I recently had the opportunity to work in the Indian Government Hospital setting as a transplant surgery adviser to the Government of Rajasthan and it reminded me of the Veteran's Administration Hospitals in the U.S. Any big bureaucracy anywhere in the world is bound to have inefficiencies and strange cultural quirks. When trying to move forward with a complex endeavor such as transplant, there will be resistance and frustrations involved. Here are 10 observations from my experience, most of which now seem amusing but when they were happening in real time, they often made for head-exploding moments. Please note that these comments are not confined to India (I adore this country and respect it in so many ways), they are just examples of goofy bureaucracies worldwide.
1. The longer I keep you waiting, the more important I am.
This is a common power-wielding tactic throughout humanity, but in the strangely plastic time-space warp that exists in India, significant delays and inefficiencies can result. My time is important. Our time is important. Please don't disrespect us to calm your own insecurities.
2. Let me show you how powerful I am by wasting your time.
This is actually a corollary to #1, but deserves its own entry. I was in a meeting where the bureaucrat paused in the middle to dictate a letter to his assistant about what we had just been discussing. Okay, it only took 10 minutes, but c'mon... really?
3. Yes, yes of course (absolutely not).
I was warned about this one before I came to India. Everyone nodding in agreement out of politeness and fear of saying no. Sometimes it takes a while to figure out people's real intentions and much valuable time can be wasted. Please just tell me if you can't or do not want to do it; I will find someone else who is willing to help me.
4. There is no central purchasing department; please navigate the labyrinth yourself.
If you want the government hospital to purchase equipment or supplies on your behalf (that is, if you are lucky enough that they are willing to spend money on you), then you have to do almost everything yourself. Write down each item. Detail the specifications for each. Identify all potential suppliers so they can competitively bid.
You must spend your valuable time doing this instead of saving the lives of your patients... Aargh!
5. I am simply interested in looking good for a promotion or not doing anything controversial before retiring.
Sad but true, most of us will try to position ourselves for advancement or protect ourselves from change when it comes to our jobs. My issue with this is that so many people try to do this without doing any actual work. Those trying to look good will rely on the hard work of others (usually their subordinates) and those trying to stay safe will simply not lift a finger.
6. The 10:00 a.m.-3:00 p.m. shift is charity work -- those patients be damned. Cash flow starts with the private clinic from 3-11 p.m.
Okay, this one is a little harsh and I know that Government doctors in India are not lazy. They are incredibly intelligent (appointment to a Government Hospital is entirely merit based, so they are the cream of the crop) but their pay is very little compared to the private sector. Out of necessity (we all gotta eat!), many government doctors conduct private clinics in their off hours to provide the bulk of their income. Unfortunately, this situation sometimes instills an attitude of less attention toward the government hospital patients because the doctor is not necessarily available 24/7 for emergency consultation.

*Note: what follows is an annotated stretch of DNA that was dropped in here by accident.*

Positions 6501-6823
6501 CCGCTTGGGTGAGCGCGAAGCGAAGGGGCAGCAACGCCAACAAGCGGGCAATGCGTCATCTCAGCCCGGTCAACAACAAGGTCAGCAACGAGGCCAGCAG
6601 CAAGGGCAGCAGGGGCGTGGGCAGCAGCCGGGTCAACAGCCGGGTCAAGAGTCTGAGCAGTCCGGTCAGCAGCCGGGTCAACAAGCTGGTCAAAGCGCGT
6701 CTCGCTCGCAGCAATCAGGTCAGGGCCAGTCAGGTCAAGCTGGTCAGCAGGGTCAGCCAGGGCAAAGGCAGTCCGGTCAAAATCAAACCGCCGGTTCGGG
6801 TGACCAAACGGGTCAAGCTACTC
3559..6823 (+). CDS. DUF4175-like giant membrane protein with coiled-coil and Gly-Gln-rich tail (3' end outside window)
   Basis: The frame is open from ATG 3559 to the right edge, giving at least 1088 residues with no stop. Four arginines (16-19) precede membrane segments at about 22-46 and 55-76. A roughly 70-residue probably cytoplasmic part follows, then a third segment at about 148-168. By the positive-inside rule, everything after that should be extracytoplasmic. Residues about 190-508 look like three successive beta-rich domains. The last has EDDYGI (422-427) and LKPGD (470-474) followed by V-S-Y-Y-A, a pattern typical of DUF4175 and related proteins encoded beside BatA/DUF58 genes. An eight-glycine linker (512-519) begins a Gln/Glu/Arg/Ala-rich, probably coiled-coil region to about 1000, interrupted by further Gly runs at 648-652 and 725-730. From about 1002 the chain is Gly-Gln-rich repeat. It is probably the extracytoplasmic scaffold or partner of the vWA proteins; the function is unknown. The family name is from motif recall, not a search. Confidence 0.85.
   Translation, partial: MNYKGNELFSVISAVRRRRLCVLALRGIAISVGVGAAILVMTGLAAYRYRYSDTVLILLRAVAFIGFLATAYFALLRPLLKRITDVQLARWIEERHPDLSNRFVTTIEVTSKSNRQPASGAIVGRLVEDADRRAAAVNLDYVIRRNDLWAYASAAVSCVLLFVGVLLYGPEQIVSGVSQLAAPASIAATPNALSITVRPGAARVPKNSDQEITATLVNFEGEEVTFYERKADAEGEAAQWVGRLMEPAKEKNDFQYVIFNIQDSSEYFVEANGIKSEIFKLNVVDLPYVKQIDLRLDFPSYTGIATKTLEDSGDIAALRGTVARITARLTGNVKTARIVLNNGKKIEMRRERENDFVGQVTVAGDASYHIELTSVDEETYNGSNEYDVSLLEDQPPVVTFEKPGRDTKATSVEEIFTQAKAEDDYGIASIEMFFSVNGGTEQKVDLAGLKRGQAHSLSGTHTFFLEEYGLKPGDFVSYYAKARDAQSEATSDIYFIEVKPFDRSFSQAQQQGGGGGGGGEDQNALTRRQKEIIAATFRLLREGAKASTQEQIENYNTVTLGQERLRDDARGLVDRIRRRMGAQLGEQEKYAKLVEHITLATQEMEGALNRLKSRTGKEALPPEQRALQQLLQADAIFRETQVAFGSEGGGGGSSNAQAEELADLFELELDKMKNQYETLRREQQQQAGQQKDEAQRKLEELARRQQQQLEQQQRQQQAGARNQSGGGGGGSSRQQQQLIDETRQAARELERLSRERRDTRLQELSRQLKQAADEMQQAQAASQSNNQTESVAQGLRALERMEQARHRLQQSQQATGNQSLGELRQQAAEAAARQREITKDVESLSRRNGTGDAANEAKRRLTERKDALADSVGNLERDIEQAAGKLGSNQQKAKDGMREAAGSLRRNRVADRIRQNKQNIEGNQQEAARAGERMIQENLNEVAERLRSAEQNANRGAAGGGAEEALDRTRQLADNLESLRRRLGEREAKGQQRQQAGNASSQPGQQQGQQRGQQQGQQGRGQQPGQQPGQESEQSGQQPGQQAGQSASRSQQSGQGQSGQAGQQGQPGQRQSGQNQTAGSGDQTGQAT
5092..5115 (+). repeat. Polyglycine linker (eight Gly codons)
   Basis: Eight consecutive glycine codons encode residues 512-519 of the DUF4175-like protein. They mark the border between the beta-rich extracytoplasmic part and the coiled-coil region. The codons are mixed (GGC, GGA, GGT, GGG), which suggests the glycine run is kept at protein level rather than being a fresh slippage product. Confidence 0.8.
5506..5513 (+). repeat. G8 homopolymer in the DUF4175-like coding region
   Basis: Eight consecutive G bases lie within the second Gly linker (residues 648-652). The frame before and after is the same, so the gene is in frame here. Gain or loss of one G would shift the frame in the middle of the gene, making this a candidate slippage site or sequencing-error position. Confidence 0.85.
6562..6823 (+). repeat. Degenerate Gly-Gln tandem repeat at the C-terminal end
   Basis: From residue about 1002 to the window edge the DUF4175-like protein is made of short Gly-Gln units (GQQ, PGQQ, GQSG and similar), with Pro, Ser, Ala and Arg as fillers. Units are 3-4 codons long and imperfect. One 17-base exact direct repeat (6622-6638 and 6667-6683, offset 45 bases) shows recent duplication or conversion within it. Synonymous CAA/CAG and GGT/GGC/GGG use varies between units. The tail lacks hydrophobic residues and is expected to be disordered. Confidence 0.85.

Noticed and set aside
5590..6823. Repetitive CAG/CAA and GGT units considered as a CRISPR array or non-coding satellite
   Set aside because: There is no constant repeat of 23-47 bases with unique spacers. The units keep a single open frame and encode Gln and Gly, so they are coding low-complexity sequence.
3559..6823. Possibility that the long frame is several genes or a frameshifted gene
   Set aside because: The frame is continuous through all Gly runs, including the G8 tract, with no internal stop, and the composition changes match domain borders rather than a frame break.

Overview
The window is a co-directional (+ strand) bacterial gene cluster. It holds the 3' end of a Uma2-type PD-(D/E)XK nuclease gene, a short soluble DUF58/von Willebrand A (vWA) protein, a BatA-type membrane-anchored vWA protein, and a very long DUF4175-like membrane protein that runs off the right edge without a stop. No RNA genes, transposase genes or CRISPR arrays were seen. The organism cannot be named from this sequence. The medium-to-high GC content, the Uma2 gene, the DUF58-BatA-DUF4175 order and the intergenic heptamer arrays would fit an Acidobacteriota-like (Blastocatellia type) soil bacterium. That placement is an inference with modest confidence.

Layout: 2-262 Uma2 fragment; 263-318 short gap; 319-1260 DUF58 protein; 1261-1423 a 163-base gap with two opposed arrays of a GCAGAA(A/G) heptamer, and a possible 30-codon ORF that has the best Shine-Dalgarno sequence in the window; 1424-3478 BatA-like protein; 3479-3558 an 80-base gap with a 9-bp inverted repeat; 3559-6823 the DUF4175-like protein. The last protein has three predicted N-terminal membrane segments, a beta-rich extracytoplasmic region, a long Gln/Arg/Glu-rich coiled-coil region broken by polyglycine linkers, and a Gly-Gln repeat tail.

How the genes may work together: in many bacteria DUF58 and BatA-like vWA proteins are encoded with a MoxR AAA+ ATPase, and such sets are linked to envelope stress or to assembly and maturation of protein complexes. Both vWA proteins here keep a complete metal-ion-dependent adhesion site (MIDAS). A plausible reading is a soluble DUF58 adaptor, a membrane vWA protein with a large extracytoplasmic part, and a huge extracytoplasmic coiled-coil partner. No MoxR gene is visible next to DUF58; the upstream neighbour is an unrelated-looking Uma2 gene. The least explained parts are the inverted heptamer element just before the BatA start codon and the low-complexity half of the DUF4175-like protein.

7. Accountability and transparency are foreign concepts to be resisted.
The lack of accountability and transparency in all aspects of Indian society needs to change if India really wants to be regarded as a serious world stage player. Particularly for a field like transplantation, every active transplant center needs to be answerable to their performance and outcomes relative to everyone else. Only in this way will superior and suboptimal practices be unveiled so that real and steady progress can be achieved. Transparency is also paramount to gain the trust of the public and nontransplant medical professionals.
8. Cherish inertia and shun innovation.
The thought of change can be uncomfortable. But in a country like India where one's very survival depends on a constant state of adaptation to change, I find it curious that maintaining the status quo is as valued as is everywhere else in the world. Sure, people work hard to get to where they are professionally and change can be threatening, but moving forward and trying something new are critical for realizing innovation. And everyone knows that India's great promise as a future world leader depends on her people's innovation and creativity.
9. What is quality?
Quality assurance and outcomes-based assessments are relatively new concepts even in Western medicine, but India cannot afford to ignore these trends. After all, the practice of medicine should really at its heart be all about the patient's well being. Things should not happen just because they can. Attention to quality at every level--from whether a patient lives or dies to whether the family is satisfied with the cleanliness of their loved one's hospital room -- is so important in gaining international respect and attracting business. Oh yeah, it's also best for the patient!
10. Don't challenge my VIP-ness.
I'm still trying to understand the prevalent "VIP culture" here in India. Exaggerated feelings of self importance exist everywhere in this world, but it seems to me that there are more VIP wanna-be's among the Indians (and NRIs) I know compared to my non-Indian friends. As a result, doctors, hospital administrators and politicians are all more prone to having their feelings hurt if they feel slighted or threatened. This is a minefield that deserves respect and attention, but can make the chess game of advancing an agenda so much more complicated.